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What's in my bag?


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It's Not about the Gear!

For many years when I was getting started in nature photography I was hungry for better gear. All I could think about was getting better lenses, the latest pro bodies and every accessory available. Somehow I had gotten the idea that having more gear would make me a better photographer - maybe even a pro. But top notch gear is expensive and I simply couldn't afford it. So to 'get by' I bought used gear that was always a generation or two behind. With that old gear, and a heck of a lot of hard work and determination, I built a collection of tens of thousands of nature images and established my stock photography business. Many of my best images were made before I had a camera that could autofocus very well. 

These days I'm fortunate to make enough money at photography to afford - and justify - some cutting-edge camera equipment. I shoot with high end digital bodies and even own a couple of brand new lenses. Building on the knowledge and technique I developed from almost 20 years of intense shooting, I'm using the new gear to capture photos I never thought were possible before. 

But here's the bottom line: gear is only one small part of the equation for success in nature photography. While most photographers are arguing over Canon versus Nikon or who's got more megapixels, it's the guy or gal out in the field who spends more time shooting, improving their technique and learning about nature who comes out ahead - always. My approach has been to invest my time and money on photographing, using my existing gear to its fullest potential. The choice between a new 'camera toy' or a photo trip is an easy one for me. 

Why Canon?

I switched to the Canon EOS system about 15 years ago because it was the best match for the kind of photography that I do. Canon is a large company and they invest heavily in research and development, so it's no surprise that they lead the industry in many aspects. As an example, they pioneered Image Stabilized (IS) lenses which are invaluable for wildlife and bird photographers shooting in low light at long focal lengths. Canon's latest generation of digital bodies produce remarkable files that are well-suited for professional work. And Canon also has all the little accessories that a nature photographer commonly needs, such as autofocus extension tubes. Overall, I feel that the Canon EOS system offers the fewest limitations and the best potential for growth that parallels my needs as a nature photographer.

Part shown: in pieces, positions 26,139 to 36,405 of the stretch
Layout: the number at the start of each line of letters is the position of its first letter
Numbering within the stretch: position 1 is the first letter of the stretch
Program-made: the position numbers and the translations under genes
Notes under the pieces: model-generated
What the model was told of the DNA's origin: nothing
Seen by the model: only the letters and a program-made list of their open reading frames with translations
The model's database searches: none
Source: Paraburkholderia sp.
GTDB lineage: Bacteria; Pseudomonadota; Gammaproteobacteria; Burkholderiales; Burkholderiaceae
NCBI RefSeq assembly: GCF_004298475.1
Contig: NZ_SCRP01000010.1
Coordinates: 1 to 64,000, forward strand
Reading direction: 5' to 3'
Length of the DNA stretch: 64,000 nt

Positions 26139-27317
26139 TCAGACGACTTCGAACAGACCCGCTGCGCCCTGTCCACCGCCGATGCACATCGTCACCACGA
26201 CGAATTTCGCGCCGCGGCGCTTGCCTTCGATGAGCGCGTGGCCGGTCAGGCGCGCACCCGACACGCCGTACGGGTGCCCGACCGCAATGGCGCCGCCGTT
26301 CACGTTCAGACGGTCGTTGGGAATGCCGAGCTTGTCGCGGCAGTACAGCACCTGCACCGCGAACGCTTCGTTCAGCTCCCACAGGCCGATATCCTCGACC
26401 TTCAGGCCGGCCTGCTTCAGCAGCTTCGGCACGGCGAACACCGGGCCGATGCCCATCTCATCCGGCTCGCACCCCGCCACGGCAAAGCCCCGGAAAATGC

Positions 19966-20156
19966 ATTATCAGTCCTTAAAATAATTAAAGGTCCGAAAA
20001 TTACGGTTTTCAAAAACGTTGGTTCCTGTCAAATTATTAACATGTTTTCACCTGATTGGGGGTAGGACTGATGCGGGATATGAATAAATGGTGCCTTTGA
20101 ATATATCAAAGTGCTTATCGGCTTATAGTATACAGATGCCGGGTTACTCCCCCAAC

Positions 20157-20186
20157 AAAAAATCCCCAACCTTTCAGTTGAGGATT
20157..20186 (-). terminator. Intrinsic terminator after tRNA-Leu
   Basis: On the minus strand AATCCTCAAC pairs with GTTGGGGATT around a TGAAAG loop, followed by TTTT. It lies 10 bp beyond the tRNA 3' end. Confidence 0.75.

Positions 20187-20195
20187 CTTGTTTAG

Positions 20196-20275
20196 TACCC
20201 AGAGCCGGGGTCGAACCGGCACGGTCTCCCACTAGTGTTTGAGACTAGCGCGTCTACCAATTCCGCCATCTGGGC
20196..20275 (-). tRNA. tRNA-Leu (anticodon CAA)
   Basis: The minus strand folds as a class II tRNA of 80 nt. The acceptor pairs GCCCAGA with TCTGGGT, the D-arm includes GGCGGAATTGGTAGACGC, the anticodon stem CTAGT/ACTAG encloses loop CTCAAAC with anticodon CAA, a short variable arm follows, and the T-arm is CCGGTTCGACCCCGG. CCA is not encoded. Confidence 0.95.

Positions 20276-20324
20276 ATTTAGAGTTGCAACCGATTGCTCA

To those people out there shooting another brand, who are tempted to email me and tell me how great their system is compared to Canon (it happens all the time): don't bother, I believe you. I think any brand of gear in the hands of a good photographer can be used to make great photos. And besides, at the end of the day, all the debates about gear end at the photos. 

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